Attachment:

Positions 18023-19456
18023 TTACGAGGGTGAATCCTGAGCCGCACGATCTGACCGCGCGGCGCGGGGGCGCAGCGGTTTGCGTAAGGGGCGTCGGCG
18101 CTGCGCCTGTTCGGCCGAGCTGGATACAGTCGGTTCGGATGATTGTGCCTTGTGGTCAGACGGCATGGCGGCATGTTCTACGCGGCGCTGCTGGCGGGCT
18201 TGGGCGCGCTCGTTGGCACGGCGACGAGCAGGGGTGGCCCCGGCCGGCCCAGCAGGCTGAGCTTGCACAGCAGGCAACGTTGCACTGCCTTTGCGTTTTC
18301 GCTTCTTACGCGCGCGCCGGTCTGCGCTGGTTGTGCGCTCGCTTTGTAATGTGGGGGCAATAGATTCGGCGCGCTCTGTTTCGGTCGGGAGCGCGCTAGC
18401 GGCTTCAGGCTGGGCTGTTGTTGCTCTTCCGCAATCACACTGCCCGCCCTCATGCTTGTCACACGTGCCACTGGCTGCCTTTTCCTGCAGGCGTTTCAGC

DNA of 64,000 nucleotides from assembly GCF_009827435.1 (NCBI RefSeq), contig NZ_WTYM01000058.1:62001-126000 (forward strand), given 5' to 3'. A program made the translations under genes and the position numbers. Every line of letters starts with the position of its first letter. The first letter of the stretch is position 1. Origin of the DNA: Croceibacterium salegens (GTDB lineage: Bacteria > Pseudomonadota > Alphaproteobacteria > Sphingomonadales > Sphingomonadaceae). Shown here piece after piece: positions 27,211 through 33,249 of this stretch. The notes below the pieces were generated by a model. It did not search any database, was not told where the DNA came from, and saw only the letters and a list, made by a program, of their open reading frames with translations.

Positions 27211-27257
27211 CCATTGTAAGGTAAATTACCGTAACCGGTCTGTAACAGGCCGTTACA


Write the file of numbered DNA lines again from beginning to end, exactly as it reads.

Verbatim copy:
Positions 18023-19456
18023 TTACGAGGGTGAATCCTGAGCCGCACGATCTGACCGCGCGGCGCGGGGGCGCAGCGGTTTGCGTAAGGGGCGTCGGCG
18101 CTGCGCCTGTTCGGCCGAGCTGGATACAGTCGGTTCGGATGATTGTGCCTTGTGGTCAGACGGCATGGCGGCATGTTCTACGCGGCGCTGCTGGCGGGCT
18201 TGGGCGCGCTCGTTGGCACGGCGACGAGCAGGGGTGGCCCCGGCCGGCCCAGCAGGCTGAGCTTGCACAGCAGGCAACGTTGCACTGCCTTTGCGTTTTC
18301 GCTTCTTACGCGCGCGCCGGTCTGCGCTGGTTGTGCGCTCGCTTTGTAATGTGGGGGCAATAGATTCGGCGCGCTCTGTTTCGGTCGGGAGCGCGCTAGC
18401 GGCTTCAGGCTGGGCTGTTGTTGCTCTTCCGCAATCACACTGCCCGCCCTCATGCTTGTCACACGTGCCACTGGCTGCCTTTTCCTGCAGGCGTTTCAGC

DNA of 64,000 nucleotides from assembly GCF_009827435.1 (NCBI RefSeq), contig NZ_WTYM01000058.1:62001-126000 (forward strand), given 5' to 3'. A program made the translations under genes and the position numbers. Every line of letters starts with the position of its first letter. The first letter of the stretch is position 1. Origin of the DNA: Croceibacterium salegens (GTDB lineage: Bacteria > Pseudomonadota > Alphaproteobacteria > Sphingomonadales > Sphingomonadaceae). Shown here piece after piece: positions 27,211 through 33,249 of this stretch. The notes below the pieces were generated by a model. It did not search any database, was not told where the DNA came from, and saw only the letters and a list, made by a program, of their open reading frames with translations.

Positions 27211-27257
27211 CCATTGTAAGGTAAATTACCGTAACCGGTCTGTAACAGGCCGTTACA